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FreeBSD Ports and Packages Installation and upgrading of ports and packages on FreeBSD.

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Old 2nd May 2008
qweasdzxc qweasdzxc is offline
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I have been reading a good number of articles about how to keep your software up to date on your computer (portupgrade) but can't find someone explain one thing I can't understand. So I install some large software using ports, say Gnome as it takes me about 2-3 days to compile it on my computer, so naturally I would install this with a package. But eventually, new versions of the software comes out (or since I installed it from a package, there may be a newer port already out) and portupgrade will try to install this new version using ports (assuming a package hasn't been released yet) when I run the -a command to keep everything up to date and begin the 2 day process. I don't know how to avoid this problem unless I specifically use caution to portupgrade every individual piece of software instead of using -a until a package release comes out. Is there a better approach to this?

Another thing: it would seem to me like every time I want to upgrade something I should use -rR commands with portupgrade to keep everything consistent, but I often find articles being very inconsistent with using -rR or just -r or -R or nothing at all. Is it typical to always use -rR and why not if you dont?
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Old 2nd May 2008
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18Googol2 18Googol2 is offline
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2, 3 days to finish Gnome compilation? You gotta be joking!

The 1st time I installed FreeBSD, then I tried out Gnome, it took me ~6 hours.

Recently I have upgraded the ports manually, go to the website, download the latest version and compile it with traditional way, ./configure ; make ; make install
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Old 2nd May 2008
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You can specify ports portupgrade should leave alone in /usr/local/etc/pkgtools.conf with the HOLD_PKGS option.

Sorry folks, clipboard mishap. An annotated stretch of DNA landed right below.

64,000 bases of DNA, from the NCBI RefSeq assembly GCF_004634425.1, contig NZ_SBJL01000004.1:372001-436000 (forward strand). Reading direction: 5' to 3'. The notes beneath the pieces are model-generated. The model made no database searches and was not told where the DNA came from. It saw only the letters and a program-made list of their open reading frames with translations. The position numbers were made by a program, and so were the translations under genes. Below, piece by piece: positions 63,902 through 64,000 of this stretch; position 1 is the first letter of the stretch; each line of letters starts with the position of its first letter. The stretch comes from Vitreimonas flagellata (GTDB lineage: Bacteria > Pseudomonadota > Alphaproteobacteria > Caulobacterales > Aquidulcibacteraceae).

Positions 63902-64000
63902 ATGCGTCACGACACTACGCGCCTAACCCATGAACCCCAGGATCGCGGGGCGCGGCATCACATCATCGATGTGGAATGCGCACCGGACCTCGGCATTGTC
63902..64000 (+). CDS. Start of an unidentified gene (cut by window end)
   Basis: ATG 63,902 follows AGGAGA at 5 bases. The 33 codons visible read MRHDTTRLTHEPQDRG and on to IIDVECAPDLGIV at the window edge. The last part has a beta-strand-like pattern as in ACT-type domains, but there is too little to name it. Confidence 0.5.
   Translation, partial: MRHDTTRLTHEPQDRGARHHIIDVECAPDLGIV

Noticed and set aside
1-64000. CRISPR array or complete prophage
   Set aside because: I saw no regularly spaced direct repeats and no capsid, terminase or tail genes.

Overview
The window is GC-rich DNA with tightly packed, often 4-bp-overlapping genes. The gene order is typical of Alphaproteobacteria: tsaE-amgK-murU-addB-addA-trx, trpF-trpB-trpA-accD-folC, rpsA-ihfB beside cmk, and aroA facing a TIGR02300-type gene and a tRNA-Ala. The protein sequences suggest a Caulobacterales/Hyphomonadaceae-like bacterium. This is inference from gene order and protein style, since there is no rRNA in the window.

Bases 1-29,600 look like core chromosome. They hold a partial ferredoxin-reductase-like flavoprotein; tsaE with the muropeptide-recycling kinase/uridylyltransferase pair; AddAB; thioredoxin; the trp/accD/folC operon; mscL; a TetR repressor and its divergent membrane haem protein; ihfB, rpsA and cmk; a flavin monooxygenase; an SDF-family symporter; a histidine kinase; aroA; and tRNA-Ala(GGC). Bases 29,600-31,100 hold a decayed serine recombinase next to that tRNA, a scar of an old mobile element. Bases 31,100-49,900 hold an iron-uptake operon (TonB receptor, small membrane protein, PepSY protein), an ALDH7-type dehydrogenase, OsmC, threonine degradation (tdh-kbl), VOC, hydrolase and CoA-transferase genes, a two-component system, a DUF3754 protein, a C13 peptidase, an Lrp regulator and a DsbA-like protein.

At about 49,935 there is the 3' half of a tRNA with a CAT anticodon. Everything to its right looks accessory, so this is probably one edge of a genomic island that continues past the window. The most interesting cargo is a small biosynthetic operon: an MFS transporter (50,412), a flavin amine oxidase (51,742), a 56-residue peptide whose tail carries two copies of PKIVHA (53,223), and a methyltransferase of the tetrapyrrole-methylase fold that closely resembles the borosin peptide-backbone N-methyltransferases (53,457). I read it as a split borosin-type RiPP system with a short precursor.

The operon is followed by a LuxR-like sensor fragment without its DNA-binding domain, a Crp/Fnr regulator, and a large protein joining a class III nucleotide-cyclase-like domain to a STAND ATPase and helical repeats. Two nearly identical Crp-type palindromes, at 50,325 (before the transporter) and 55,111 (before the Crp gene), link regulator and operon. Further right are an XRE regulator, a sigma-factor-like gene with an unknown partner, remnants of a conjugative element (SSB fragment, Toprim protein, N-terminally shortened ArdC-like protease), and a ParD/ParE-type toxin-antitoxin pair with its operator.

In your case you probably want to add/use 'gnome*'
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Old 2nd May 2008
DrJ DrJ is offline
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You'll get lots of opinions on this, so let me start. First, if you want to use packages you should use the -stable repository. Otherwise over time you will be limited to the packages that were available at the release (such as 6.3, for example). See the -P flag on portupgrade. If you must use a package, see that it is available first.

I don't use pakages much, and honestly am surprised that it takes you two to three days to update Gnome. The whole thing takes about eight hours for me, and my system is pretty old.

On upgrading philosophy, I try to avoid "portupgrade -a" whenever possible. Usually I track a few major metaports, such as xorg and gnome, and a bunch of smaller ones. The metaports often require attention from /usr/port/UPDATING, but between minor versions usually a "portupgrade -R" gets all the pieces. So if you work top down, -R does it. Only rarely do I start at a low level and build everything depending on it unless it is something like gnutls and UPDATING instructs one to do so.

The other thing you have to answer is "why do you want to upgrade?" Certainly you have to on a somewhat regular basis, but there really is no need to do so that often unless you need a new feature or are fixing a bug. I've found over the years that I usually introduce as many new bugs as are fixed, so I limit my updating to once every two months or so on my desktop system unless I am chasing something I need (like the recent moused issues with xorg). Monsters like openoffice I only do when they break, which is usually once every year. I almost never update ports on my servers unless I *really* need to.

It is also useful to learn how to use HOLD_PKG in /usr/local/etc/pkgtools.conf.

Some ports too require tools other than portupgrade. ImageMagick seems not to work with portupgrade any more (it reports a broken Makefile) but portmaster works fine.

For me there is a lot of art involved with updating if you have a lot of ports installed like I do. So every two months or so I leave a day on the weekend to update the whole computer. It mostly works on the first shot, but there are always a few that need more digging. Others do it differently, of course, but I've managed to keep things going pretty well since 4.8 was cutting edge.
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Old 6th May 2008
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I remember Gnome... I setup an installation of 7.0-Release for testing and figured I'd try gnome, over 2 hours of pkg_add later every thing worked (it was not a test machine I would want to compile gnome on).

DrJ poses a good mind set imho, "why do you want to upgrade?".

With how much of a pain it can be at times, it makes sense to upgrade when there is reason or necessary rather then staying up to the minute.

Portupgrade is a great utility and worth learning to use if you ever touch ports. I've given up on it for most things, but still find it useful. When I upgrade things on my systems, I usually do it in a 'rip' and 'replace' manor anyway.
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